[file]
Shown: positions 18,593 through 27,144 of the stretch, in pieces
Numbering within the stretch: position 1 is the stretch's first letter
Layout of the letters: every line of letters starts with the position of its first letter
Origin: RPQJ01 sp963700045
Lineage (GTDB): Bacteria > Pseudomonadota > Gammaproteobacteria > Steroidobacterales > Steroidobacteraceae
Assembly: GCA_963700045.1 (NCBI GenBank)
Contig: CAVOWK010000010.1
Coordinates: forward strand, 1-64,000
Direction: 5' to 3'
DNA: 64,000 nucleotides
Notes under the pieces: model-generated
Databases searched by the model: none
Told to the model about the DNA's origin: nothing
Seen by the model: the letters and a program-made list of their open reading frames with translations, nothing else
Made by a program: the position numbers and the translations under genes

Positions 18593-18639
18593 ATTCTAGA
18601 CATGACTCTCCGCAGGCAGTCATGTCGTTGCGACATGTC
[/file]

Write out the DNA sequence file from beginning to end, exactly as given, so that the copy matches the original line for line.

Shown: positions 18,593 through 27,144 of the stretch, in pieces
Numbering within the stretch: position 1 is the stretch's first letter
Layout of the letters: every line of letters starts with the position of its first letter
Origin: RPQJ01 sp963700045
Lineage (GTDB): Bacteria > Pseudomonadota > Gammaproteobacteria > Steroidobacterales > Steroidobacteraceae
Assembly: GCA_963700045.1 (NCBI GenBank)
Contig: CAVOWK010000010.1
Coordinates: forward strand, 1-64,000
Direction: 5' to 3'
DNA: 64,000 nucleotides
Notes under the pieces: model-generated
Databases searched by the model: none
Told to the model about the DNA's origin: nothing
Seen by the model: the letters and a program-made list of their open reading frames with translations, nothing else
Made by a program: the position numbers and the translations under genes

Positions 18593-18639
18593 ATTCTAGA
18601 CATGACTCTCCGCAGGCAGTCATGTCGTTGCGACATGTC